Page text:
A Q&A with Bret Englander of Cerno
You guys have been working with LEDs since Cerno started in 2009. How has your process or design changed with the technology of LEDs?
Most importantly, as the technology continues to evolve, the quality of light emitted by the LEDs is improving too. The quality of light you get from LEDs today was not achievable when we started the company. Our process is similar to when we started—for us, design and performance need to always be in concert with one another.
The gentle curve of the Camur’s design ("camur" means curve in Latin) adds an organic element that falls in line with the company's relaxed vibe.
Tell us about the Camur. It’s simple and clean, but we imagine the idea and design process is not always so easy.
Any time you are looking at a fixture and trying to figure out how the manufacturer achieved what they did, it’s typically complex to fabricate. Co-founder and director of design Nick Sheridan definitely was not prioritizing manufacturability when he conceived this beautiful fixture. However, our engineers (led by co-founder and director of engineering Daniel Wacholder) came up with both an intelligent and strong solution. This fixture is built like a high-quality instrument.
How does a Cerno design move from idea to product?
Seamlessly. Ha ha! It’s a ton of hard work and involves a lot of really skilled designers, engineers and craftspeople working together to bring all of our products to fruition. We are vertically integrated, which means every step of the process happens at Cerno. This is a positive, because it gives us the opportunity to fully resolve each product, but also makes the process much more complex.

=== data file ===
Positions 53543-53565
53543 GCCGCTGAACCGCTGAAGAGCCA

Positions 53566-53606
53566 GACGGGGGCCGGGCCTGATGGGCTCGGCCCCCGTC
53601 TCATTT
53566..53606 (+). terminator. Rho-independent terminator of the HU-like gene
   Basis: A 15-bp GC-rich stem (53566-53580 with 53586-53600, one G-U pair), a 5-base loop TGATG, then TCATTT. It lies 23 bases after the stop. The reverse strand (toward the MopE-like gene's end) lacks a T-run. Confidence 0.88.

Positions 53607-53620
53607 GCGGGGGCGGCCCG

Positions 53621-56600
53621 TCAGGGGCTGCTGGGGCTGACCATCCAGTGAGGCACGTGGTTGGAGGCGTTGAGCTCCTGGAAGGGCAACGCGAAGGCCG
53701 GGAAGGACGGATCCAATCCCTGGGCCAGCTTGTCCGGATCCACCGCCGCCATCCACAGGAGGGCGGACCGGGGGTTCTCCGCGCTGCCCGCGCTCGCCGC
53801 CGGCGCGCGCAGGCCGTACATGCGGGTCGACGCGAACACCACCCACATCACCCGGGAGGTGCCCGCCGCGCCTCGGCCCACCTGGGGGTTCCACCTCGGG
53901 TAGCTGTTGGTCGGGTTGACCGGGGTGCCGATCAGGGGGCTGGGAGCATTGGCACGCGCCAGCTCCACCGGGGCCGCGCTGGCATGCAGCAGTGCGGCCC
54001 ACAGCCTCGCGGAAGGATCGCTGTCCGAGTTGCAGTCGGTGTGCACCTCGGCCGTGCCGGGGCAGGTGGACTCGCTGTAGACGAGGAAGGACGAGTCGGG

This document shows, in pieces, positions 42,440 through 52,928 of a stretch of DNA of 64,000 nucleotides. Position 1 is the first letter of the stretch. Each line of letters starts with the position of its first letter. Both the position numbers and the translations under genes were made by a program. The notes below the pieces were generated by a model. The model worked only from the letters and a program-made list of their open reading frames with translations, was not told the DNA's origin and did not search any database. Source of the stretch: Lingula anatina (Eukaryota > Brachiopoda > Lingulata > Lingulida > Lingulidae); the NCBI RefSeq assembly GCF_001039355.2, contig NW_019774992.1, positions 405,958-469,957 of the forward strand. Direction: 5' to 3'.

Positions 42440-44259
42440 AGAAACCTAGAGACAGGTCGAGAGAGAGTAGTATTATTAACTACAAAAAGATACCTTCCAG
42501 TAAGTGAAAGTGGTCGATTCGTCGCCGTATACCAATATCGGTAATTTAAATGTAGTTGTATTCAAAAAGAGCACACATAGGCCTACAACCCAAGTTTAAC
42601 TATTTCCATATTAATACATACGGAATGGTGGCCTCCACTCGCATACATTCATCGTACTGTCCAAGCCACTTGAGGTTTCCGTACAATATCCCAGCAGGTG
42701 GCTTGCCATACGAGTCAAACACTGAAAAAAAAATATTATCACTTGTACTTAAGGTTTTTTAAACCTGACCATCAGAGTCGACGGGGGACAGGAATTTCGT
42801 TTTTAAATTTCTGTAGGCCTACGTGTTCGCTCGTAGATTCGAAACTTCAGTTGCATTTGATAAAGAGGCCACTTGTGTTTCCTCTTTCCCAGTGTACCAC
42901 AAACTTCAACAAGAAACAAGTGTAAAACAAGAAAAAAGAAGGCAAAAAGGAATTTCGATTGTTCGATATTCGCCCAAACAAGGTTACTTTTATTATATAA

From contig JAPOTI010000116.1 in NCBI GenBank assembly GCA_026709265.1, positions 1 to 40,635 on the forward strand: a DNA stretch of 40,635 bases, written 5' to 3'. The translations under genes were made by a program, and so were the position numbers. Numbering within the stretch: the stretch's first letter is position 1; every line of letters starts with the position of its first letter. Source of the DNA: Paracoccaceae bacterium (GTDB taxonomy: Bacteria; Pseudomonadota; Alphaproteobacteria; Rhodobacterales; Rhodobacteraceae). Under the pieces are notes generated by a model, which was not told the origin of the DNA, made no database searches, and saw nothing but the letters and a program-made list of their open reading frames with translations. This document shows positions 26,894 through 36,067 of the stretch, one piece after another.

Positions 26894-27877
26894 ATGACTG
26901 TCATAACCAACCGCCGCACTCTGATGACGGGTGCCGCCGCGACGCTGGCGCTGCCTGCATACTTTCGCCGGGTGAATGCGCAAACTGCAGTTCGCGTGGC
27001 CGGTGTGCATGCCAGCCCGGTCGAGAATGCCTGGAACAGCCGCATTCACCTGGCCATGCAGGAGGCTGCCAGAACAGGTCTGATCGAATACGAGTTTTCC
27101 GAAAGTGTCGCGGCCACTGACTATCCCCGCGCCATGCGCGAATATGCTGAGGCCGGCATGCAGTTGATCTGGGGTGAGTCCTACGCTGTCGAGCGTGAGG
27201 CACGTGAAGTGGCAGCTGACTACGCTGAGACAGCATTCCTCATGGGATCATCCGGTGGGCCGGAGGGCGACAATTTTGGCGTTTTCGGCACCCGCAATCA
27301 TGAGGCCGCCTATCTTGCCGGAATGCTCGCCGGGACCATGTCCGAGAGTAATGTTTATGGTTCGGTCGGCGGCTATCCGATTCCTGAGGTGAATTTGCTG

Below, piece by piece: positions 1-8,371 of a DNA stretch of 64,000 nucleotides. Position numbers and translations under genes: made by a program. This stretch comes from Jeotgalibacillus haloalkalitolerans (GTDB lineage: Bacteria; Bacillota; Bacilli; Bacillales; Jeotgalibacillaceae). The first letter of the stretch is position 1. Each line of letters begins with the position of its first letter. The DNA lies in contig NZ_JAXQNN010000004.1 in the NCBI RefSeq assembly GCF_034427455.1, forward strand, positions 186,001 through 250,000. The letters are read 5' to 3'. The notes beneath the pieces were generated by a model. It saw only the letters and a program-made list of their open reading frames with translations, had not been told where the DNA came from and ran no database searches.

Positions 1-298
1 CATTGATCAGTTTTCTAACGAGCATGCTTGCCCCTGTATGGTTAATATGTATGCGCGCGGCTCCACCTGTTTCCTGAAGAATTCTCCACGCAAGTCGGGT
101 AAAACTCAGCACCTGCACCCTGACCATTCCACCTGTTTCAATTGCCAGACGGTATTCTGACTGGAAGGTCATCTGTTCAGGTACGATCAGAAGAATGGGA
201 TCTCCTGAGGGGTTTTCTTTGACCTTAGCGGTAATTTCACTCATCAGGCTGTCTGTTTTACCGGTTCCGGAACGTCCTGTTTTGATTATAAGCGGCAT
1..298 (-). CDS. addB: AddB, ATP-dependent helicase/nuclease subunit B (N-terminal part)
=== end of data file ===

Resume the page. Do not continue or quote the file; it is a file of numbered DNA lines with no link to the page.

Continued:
You’re southern California, through and through. What are some must-see/ must-do things for a design aficionado?
I honestly think that Southern California’s natural beauty is my favorite part about it. My business partners and I grew up in Laguna Beach and there are a lot of nook and cranny coves that are incredible. All of the Pasadena craftsman homes are beautiful, specifically the Gamble House. The Eames House (Case Study House #8) in Pacific Palisades and all the Eichler homes near us in Orange, California are worth a look too. I really want to go to Los Angeles’ newest contemporary art museum, the Broad, but have not been yet.
Do you have a favorite Cerno fixture?
I actually think my new favorite fixture is the Camur. It’s less rigid and more fluid than some of our other designs. It’s playful in the way it changes shape when you walk around it. I really dig the lines the Camur draws. I also really love the Vix; it’s beautiful in how simple and functional it is.
Is there anything you haven’t designed that you’d like to?
We are really looking forward to diving into outdoor fixtures, but not sure when they will debut. Hopefully 2016. Nick is one of the most talented designers I know and Daniel’s engineering skills are next level as well. We have no shortage of ideas—just time—so there is always a lot left in the creative tank.
What’s next for Cerno?
Like I mentioned, we are really excited to start developing some outdoor fixtures. We are also introducing a ton of new materials, like maple, brass and rose gold.
Behind the scenes with Cerno:
Nick Sheridan, Cerno’s co-founder and director of design, works in their Southern California studio, where each light fixture is designed and produced.
Whether it’s a major or minor part of the design, just about every Cerno fixture uses a cut of wood in some way, adding a softer, warmer element.
Since the company was founded in 2009, Cerno has always worked with LEDs and embraced advances in the technology at every step.
Nick Sheridan, Dan Wacholder and Bret Englander, founders of Cerno. The three have been friends for more than 25 years.